Watermelon

Watermelon Thief

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I know it’s been quite awhile since I’ve posted. Sorry about that. Hopefully that will change in the coming school year.

Anyway I’m doing Loren’s CWWC and here is my story for the first challenge. I know it’s kind of silly, but it was fun to write. I used the things I wanted to say but never did prompt.

Here’s the story:

There are some things you really want to say, but really shouldn’t. For example, you probably shouldn’t tell my brother Josh that he is wearing two completely different shoes, because he will sock you. You shouldn’t ask that lady on the bus how soon till the baby is due, because, contrary to most beliefs, she isn’t pregnant. Don’t tell your parents that you stayed up till five o’clock yesterday morning, because they will get mad and ground you.

Actually, don’t tell your parents anything, because if they believe you, you will get in trouble. That’s the way it is for my parents anyway.

“Hey Mom, I’m going to the library to check out a book for my science project about frogs.”

“That’s not done yet? Then you will stay in the house for the entire weekend working on it.”

“What about the frog books?”

“We have some. Use those.”

“Josh ate them.”

“What have I told you about tattling Maria?”

“I wasn’t tattling, I-”

“Enough Maria, go to your room and work on the project.”

“But the frog books…”

“Go!”

Yeah, don’t tell your parents anything, it won’t work out very well.

 

This rule was exactly why I wasn’t telling my parents that I was going out to hunt for watermelons. Wait, wait, before you laugh, I really do have a good reason for hunting the watermelons. We had a school assignment to find ten of a fruit and average the number of seeds. Each of us had a different fruit, I watermelon.

So anyway, I decided to sneak into a watermelon farm and pick ten watermelons, because my Mom would never agree to buying ten of them.

 

The first thing I had to do was get into the watermelon farm. I snuck out of the house at five in the morning, the perfect time as people were still asleep, and it was getting light.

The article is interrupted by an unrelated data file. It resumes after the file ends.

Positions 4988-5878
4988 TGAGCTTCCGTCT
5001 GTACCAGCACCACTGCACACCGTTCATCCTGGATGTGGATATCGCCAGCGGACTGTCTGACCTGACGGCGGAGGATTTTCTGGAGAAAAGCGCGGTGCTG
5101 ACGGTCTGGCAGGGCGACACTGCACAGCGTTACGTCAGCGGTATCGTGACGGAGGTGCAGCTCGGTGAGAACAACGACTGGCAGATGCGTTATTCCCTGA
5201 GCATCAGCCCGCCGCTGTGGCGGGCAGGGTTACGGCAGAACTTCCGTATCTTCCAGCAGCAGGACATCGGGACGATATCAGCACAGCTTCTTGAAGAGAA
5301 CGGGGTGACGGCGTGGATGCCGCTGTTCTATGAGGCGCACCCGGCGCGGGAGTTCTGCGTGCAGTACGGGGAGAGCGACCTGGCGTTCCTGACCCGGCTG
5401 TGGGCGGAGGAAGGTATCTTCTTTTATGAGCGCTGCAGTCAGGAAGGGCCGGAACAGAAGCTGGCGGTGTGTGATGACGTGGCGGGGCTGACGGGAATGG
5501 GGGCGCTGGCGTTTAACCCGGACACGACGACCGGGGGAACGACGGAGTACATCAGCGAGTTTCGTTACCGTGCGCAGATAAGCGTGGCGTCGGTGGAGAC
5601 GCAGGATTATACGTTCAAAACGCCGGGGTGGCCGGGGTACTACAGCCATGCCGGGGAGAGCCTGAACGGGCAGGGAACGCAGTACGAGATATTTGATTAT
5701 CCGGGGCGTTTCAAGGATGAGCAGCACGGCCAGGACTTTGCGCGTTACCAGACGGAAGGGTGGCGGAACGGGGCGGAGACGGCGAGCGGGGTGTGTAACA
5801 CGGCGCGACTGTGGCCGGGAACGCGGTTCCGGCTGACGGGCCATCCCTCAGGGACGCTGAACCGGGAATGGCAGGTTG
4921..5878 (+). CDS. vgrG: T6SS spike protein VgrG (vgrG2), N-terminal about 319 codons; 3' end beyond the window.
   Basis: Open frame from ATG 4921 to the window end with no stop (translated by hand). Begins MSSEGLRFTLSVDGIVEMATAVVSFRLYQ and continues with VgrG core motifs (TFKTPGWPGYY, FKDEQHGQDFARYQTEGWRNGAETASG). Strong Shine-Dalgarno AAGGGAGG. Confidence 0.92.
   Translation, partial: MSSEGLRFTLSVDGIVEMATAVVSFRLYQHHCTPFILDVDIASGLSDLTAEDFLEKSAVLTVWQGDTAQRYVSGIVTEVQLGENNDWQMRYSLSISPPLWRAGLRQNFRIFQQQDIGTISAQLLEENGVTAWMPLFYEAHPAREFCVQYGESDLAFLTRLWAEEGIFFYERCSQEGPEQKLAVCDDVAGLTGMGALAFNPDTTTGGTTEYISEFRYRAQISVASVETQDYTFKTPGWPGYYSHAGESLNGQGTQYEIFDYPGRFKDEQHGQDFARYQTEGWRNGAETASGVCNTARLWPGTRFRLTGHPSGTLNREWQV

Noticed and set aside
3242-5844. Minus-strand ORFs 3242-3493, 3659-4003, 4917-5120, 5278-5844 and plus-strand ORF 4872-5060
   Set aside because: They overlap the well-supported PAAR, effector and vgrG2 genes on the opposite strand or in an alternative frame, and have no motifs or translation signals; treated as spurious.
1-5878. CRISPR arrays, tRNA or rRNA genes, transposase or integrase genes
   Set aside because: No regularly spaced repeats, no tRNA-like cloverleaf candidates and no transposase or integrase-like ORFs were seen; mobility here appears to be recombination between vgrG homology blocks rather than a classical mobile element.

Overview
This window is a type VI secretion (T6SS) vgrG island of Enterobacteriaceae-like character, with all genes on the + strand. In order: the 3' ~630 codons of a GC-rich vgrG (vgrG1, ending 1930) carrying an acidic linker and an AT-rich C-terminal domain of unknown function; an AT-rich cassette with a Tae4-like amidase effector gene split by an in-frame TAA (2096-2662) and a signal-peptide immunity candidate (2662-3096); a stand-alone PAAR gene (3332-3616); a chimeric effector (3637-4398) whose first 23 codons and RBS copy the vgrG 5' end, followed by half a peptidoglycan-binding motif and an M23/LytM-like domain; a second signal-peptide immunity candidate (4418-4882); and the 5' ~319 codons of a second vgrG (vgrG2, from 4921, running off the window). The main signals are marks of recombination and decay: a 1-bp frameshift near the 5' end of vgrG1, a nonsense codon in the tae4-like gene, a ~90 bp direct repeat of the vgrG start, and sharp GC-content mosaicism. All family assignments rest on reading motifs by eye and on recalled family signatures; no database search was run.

I put socks on, quietly crept down the stairs, unlocked the door, and, hopping on one foot and then the other while I put my shoes on, pulled the door shut.

The watermelon farm was walking distance, and it didn’t take very long to get over there. I looked around, and deciding it was the best way, hopped the fence.

My shoe caught in the fence, so I pulled the other one over, and tried to yank it out. When I finally got it, I tumbled down with a big crash into the watermelon field.

At least finding the watermelon wasn’t a problem.

I picked ten out, and quickly figured out I didn’t have a good way to get them home. I got five into my backpack, and struggled to carry the other five.

I took my jacket off, stuffed them in there, and picked it up by the sleeve. I slung my backpack over one shoulder, and started to climb the fence again.

But my hands were full balancing watermelon, and so climbing the fence was hard. I got one foot up, and finally decided to lower my jacket and backpack over the fence. I got across, picked the stuff up, realized I was being chased, and went running.

And that’s how I fell off of a bridge. Into ten watermelons.

When the woman came up I would have told her I was out on a walk, but I happened to be covered in watermelon, laying in the rinds.

The woman tried to look stern, but she just ended up laughing.

“What am I going to do with you?”

The woman introduced herself as Mrs Brown, owner of the watermelon farm.

She took me back to her house, helped me clean up, and asked what I was doing.

So I poured out the whole story.

After Mrs Brown stopped laughing she forgave me. Then she helped me cut up ten watermelon and count the seeds.

We put the leftover watermelon into the blender, and she blended it up for watermelon popsicles.

I was very surprised she wasn’t mad.

Soon, though I had to go home. She offered me a ride, but I told her I could walk.

I snuck back into the house, and into bed.

They never even noticed.

This, my friends, is why you don’t tell you parents stuff.

Mia